However... I don't think this problem is 10 years old. I think it is as old as written, perhaps even spoken language. It was really only very recently in the English language that a standard written form of every word became the rule. For most of the history of our, or any other language, the 'proper' usage of it has been ascribed to a very educated few.

I do think that we should learn our given language properly. I just don't think there's any reason to pretend that its misuse is a new phenomenon.

(That said, I don't spend much time around teenagers, who--according to many curmudgeons I know-- are ruining the English language.)
Brian Kennedy said:
It's amazingly refreshing to see that others still care about grammar. Texting is killing proper English. I talked to a fellow teacher the other day who allows students to use text language in their assignments!!!!!! Noooooooooooooooooo!!! I hand back any assignment I get that has any text language and refuse to grade it until proper grammar is used. Yes, I’m also one of those teachers who forces students to learn how to read an analog clock and open a dictionary. I'll be the first to mention "your" and "you're" as being oft misused, although, DUG alluded to it.

That teacher needs to be hit.
Ahhhh, it's about the time a political party whose big objective was to kill people was brought into the conversation. It took long enough.

I know you weren't serious. I just think the term is one of the stupidest retorts ever. "Grammar fascist" would be more appropriate. However, yelling "PERSON WHO CARES ABOUT THE QUALITY OF HIS OR HER LANGUAGE!" would just be weird.

Shay said:
Congrats, Ryan. I think you can consider yourself a "Grammar Nazi" now. But you're in good company. ;-)

I didn't understand the difference between "it's" and "its" until college. I got them wrong all the time. It wasn't until I received a paper back from a professor where she had written, in huge letters, in red, "ITS" where I realized the difference (I had gotten it wrong all over a several-page paper). It's the opposite of what you think it should be. If you can remember that, you've got it.

Tank-Ridin' Ryan said:
It's is the contraction for 'it is'.
Its is possessive, such as "The bike is unridable. Its fork is broken."

As for whom, well, there you have it. :) Whom is used after a preposition, ie. for, to, from. For whom the bell tolls, to whom does this belong?

Vando said:
I hate when people say "I could care less" when they mean the opposite.

I didn't learn English until I was eight, so please explain when to use "its" and when to use "it's". I always thought they went like so: "Its a shame my cat can't clip it's own nails", but recently someone told me I have it backward (or is it "i have it backwards"?)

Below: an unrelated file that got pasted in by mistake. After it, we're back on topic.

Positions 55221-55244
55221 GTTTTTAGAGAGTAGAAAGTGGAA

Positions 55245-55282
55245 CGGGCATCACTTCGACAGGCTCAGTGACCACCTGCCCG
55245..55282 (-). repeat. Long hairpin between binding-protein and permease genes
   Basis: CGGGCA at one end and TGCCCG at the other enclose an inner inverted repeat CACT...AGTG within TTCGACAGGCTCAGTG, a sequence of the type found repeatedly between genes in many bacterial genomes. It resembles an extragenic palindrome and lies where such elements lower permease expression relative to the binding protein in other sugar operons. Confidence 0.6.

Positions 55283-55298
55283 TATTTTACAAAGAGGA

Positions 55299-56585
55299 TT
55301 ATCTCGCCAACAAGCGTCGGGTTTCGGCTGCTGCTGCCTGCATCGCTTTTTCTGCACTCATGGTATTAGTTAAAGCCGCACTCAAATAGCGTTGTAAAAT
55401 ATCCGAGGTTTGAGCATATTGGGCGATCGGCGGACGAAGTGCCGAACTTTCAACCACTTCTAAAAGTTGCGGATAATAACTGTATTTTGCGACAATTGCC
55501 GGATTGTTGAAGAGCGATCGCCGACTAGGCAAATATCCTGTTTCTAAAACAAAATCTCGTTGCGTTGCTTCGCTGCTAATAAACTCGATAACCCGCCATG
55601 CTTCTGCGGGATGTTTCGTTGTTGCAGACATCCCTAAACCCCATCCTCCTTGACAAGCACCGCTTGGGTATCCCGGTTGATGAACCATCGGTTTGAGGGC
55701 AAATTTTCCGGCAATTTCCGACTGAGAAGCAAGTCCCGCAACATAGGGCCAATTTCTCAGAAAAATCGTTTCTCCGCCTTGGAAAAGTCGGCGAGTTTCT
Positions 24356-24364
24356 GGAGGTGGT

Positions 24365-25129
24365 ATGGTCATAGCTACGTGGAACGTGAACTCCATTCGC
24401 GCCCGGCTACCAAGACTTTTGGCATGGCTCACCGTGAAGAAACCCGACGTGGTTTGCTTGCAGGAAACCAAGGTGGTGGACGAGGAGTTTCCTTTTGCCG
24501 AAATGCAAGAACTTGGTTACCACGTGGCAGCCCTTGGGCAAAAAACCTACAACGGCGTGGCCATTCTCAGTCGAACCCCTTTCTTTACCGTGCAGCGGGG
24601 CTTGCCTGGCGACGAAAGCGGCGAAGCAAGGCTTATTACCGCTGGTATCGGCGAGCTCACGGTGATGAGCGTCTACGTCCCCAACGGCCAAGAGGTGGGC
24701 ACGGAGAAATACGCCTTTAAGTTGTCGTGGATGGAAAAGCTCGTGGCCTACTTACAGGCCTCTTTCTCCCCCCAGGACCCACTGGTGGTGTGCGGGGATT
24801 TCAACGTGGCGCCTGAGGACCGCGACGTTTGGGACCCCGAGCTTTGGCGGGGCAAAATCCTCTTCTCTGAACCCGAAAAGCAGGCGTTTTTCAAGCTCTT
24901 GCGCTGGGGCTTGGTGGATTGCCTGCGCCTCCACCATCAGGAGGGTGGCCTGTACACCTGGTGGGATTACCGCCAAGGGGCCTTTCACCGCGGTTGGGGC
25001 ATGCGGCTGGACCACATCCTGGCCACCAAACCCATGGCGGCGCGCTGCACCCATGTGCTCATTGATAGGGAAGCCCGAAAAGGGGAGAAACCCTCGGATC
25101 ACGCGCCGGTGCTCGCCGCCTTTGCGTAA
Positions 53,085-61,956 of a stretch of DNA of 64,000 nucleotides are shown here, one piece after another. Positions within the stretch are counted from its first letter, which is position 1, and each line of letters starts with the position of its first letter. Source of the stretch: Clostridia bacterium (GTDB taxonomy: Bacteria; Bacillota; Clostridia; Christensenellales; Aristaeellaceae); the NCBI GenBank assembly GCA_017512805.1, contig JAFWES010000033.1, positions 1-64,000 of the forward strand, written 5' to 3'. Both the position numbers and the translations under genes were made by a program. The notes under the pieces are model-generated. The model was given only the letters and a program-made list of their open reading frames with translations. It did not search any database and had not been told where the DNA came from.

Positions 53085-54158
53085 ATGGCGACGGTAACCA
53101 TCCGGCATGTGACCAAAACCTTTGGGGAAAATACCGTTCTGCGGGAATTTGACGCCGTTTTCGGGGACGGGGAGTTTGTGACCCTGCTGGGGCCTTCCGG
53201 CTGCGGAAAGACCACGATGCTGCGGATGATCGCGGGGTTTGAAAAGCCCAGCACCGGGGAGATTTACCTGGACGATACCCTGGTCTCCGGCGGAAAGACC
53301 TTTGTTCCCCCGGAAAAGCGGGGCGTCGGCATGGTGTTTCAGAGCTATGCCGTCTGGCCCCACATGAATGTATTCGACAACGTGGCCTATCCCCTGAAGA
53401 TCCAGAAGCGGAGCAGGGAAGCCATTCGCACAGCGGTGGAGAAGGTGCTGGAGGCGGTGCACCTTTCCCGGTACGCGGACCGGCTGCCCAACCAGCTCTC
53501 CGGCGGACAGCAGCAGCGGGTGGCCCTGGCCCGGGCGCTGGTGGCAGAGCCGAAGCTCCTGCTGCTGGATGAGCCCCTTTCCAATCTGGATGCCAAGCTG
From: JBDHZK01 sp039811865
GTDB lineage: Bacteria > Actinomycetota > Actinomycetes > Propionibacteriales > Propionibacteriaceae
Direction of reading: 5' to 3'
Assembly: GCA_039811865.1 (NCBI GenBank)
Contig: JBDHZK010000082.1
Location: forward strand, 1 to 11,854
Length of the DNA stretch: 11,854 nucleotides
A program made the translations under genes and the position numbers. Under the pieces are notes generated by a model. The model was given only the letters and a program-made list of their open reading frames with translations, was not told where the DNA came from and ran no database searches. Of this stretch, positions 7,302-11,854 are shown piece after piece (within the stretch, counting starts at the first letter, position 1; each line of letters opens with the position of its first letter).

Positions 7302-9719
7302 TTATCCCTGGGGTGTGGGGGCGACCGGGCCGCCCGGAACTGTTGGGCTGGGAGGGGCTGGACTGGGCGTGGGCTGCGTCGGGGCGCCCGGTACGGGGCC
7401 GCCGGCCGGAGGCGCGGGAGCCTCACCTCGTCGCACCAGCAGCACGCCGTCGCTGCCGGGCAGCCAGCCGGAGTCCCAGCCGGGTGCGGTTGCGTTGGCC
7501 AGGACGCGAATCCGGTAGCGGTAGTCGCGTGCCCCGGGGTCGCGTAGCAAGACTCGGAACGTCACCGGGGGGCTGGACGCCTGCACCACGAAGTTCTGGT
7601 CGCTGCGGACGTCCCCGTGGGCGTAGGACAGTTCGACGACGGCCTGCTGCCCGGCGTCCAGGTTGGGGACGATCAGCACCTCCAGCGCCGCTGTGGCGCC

Also I never know when to use the word "whom"
notoriousDUG said:
Brian Kennedy said:
It's amazingly refreshing to see that others still care about grammar. Texting is killing proper English. I talked to a fellow teacher the other day who allows students to use text language in their assignments!!!!!! Noooooooooooooooooo!!! I hand back any assignment I get that has any text language and refuse to grade it until proper grammar is used. Yes, I’m also one of those teachers who forces students to learn how to read an analog clock and open a dictionary. I'll be the first to mention "your" and "you're" as being oft misused, although, DUG alluded to it.

That teacher needs to be hit.

Hit with a dictionary followed by a few books on English grammar usage!
It's when people use 'both' or 'all' when logically 'each' is called for…

Don't even get me started on 'loose' / 'lose'.

N.B.: I am not without sin here. If I were a Grammar Superhero (villain?) I would be Tensor!: ability to shift tense multiple times in a single sentence. Either that or Extensor!: ability to kludge run on sentences to infinity.

And hey - WTF is with Ning deleting my second after-period spaces?
It's not dead yet, but it's not so healthy.

A teacher allows students to use text language (truly an oxymoron) in school assignments?!? That's just wrong, and it's part of what I was talking about with errors/confusion in business communication. Getting allegedly professional e-mails from co-workers and people at other offices makes them look anything but professional and often does confuse the message they're trying to send.

Brian Kennedy said:
It's amazingly refreshing to see that others still care about grammar. Texting is killing proper English. I talked to a fellow teacher the other day who allows students to use text language in their assignments!!!!!! Noooooooooooooooooo!!! I hand back any assignment I get that has any text language and refuse to grade it until proper grammar is used. Yes, I’m also one of those teachers who forces students to learn how to read an analog clock and open a dictionary. I'll be the first to mention "your" and "you're" as being oft misused, although, DUG alluded to it.
Funny! And about the 2nd after-period space disappearing, that's an HTML quirk, not limited to Ning.

Bob Maher said:
It's when people use 'both' or 'all' when logically 'each' is called for…

Don't even get me started on 'loose' / 'lose'.

N.B.: I am not without sin here. If I were a Grammar Superhero (villain?) I would be Tensor!: ability to shift tense multiple times in a single sentence. Either that or Extensor!: ability to kludge run on sentences to infinity.

And hey - WTF is with Ning deleting my second after-period spaces?

RSS

Groups

© 2008-2016   The Chainlink Community, L.L.C.   Powered by

Disclaimer  |  Report an Issue  |  Terms of Service